by Dunya Dianne McPherson
The first New Year’s Eve on Earth without parents, I decided that I needed above all else to do a Sufi Dancemeditation session to set my course. I knew I wanted to offer it in the house I had inherited. What would that require? It needed to fit me. It needed to become my Home Studio.
The house was bloated with the usual mix of lovely things and nonsense which we all collect. Letters from friends of my parents I never knew. Photos of strangers, photos of me and my brother as children. Photos of my parents as young, fresh adults, smiling for the camera. I bagged and carted off old stained clothes for recycling. What to do with perfectly good, well-made winter coats that don’t quite fit but I can’t bear to let go of? I labored through stuff and stuff and stuff—sorting, cleaning, keeping, removing.
Furniture filled every room. Pathways snaked across Persian carpets between charmingly arranged spots to sit and talk. A dark red brocade loveseat and elegant low coffee table faced the fireplace dominating the center of the room. Two wing chairs flanked sunny south windows with a table between just the right side for two cups of tea or coffee and a folded newspaper. I sat there to do my high school homework. A piano, untuned and unplayed. A dusty violin case cradling a broken violin. So much history. But I am a dancer. I need space. The familiar lineaments of rooms where I cherished and was cherished by my parents had to shift. Time to retire my childhood. I bowed in gratitude.
I took a deep breath. I stored or donated all but a few movable pieces for daily living, and sent the rugs for a cleaning. While they were out, I washed the floors and slithered on my belly swabbing decades of dust caught under radiators. Ric painted woodwork. Once the rugs were back, the house felt lighter, freer, clearer.
We have a wonderful 3-hour New Year’s Eve session concluding with a sitting circle. I ask everyone to close their eyes, look inside or feel deep inside themselves, and draw up from their true self a guiding nugget for the upcoming year. Then, one by one, we will go around the circle and speak. “In this circle we are speaking to ourself, from ourself. Those sitting in the circle are witnesses. A circle of trees or rocks. Or the curve of a quiet shoreline.”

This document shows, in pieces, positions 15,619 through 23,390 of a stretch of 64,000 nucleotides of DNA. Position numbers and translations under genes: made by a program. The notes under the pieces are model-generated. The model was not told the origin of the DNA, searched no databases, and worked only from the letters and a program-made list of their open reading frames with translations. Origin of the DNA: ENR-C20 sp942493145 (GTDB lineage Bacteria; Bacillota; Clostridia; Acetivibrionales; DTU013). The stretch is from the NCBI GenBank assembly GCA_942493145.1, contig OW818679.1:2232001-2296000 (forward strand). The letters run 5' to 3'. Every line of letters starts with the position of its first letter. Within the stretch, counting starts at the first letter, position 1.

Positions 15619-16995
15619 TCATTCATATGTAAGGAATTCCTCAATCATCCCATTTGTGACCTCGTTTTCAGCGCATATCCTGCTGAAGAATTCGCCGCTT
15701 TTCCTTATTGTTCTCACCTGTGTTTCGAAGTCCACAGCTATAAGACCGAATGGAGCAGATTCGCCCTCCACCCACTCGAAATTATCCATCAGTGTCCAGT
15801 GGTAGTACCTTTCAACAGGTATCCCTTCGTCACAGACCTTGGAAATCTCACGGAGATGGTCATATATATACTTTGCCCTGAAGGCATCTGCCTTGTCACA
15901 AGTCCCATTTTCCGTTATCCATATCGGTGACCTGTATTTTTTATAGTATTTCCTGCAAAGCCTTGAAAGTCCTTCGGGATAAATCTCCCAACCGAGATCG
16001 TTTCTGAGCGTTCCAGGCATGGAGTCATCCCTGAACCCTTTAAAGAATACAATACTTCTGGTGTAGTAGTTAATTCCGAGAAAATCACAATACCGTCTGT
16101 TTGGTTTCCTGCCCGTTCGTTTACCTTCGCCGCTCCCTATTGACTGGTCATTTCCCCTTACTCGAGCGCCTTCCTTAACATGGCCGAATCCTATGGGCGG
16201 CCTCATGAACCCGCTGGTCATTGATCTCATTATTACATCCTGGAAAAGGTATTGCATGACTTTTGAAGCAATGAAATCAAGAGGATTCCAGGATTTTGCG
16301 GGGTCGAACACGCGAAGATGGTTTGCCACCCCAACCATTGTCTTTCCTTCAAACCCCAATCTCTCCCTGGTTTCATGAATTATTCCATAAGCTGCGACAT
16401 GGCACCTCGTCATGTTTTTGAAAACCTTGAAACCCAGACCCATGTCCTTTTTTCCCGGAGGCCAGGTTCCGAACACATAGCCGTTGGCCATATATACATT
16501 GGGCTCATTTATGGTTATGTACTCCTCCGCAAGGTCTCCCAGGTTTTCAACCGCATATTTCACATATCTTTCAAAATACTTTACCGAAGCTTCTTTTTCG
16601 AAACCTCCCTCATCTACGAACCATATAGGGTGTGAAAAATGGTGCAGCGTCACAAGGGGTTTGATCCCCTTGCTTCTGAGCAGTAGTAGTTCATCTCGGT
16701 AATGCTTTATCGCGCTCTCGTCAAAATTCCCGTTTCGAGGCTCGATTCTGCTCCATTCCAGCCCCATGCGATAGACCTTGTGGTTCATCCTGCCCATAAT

Sufi mystic Jallaludin Rumi writes that phenomena come to the deep well inside of us, draw out our water, and walk away. We fritter ourselves away on what we don’t want, on what doesn’t matter, on what harms us. We imagine that if we spill our life blood for others (or the world), that others (or the world) will love and reward us. We often matter not as we really are but as something others need from us. We are figures in a bargaining. Rumi asks that we not let our marrow be frivolously sucked away. This is difficult to do. So rarely are we invited to be our true selves, especially in witness. Witnessing authenticity is not a common experience. It takes practice. The circle is a small bit of practice.
The circle begins. I close my eyes and see a spring bubbling in a grassy clearing in the forest, sun laid across in glittering diamonds. The water is sweet and fresh, the flavor of earth and ancient rock. The wellspring inspiration…Inspiration. Inspiring. Inspiration. Inspired. Inspire. Deep within is a quietude.
When her turn comes around, one woman says, “Wait.” She says she is often impatient, wanting to fix things, but what calls from inside is to wait, to pause, to be patient. She reaches in and finds inspiration in waiting.
Inspiration can be quiet, tiny, a jewel.
Inspiration can be a whisper or a symphonic boom, but it is without doubt.
Inspiration can be a seed or a full blown flower, but it resonates.
Inspiration can be of fragment or a surrounding panorama, but it is unmistakably right.
Inspiration is truthful.
Inspiration rings deep in our heart.
As I listen to her word rising from the deep well in her body, I feel settled. I sit on a wood floor on a soft sheepskin. The late afternoon of the year’s last day runs its fingers through my hair.
I am delighted that you are with me and appreciate your sharing these writings friends. Thank you!
My work and writing are sponsored by Dervish Society of America, a nonprofit organization helping people realize their human and spiritual potential by honoring their body and its movement ways using evolutionary Sufi Dancemeditation practices. Thank you for your gift. It’s tax-deductible!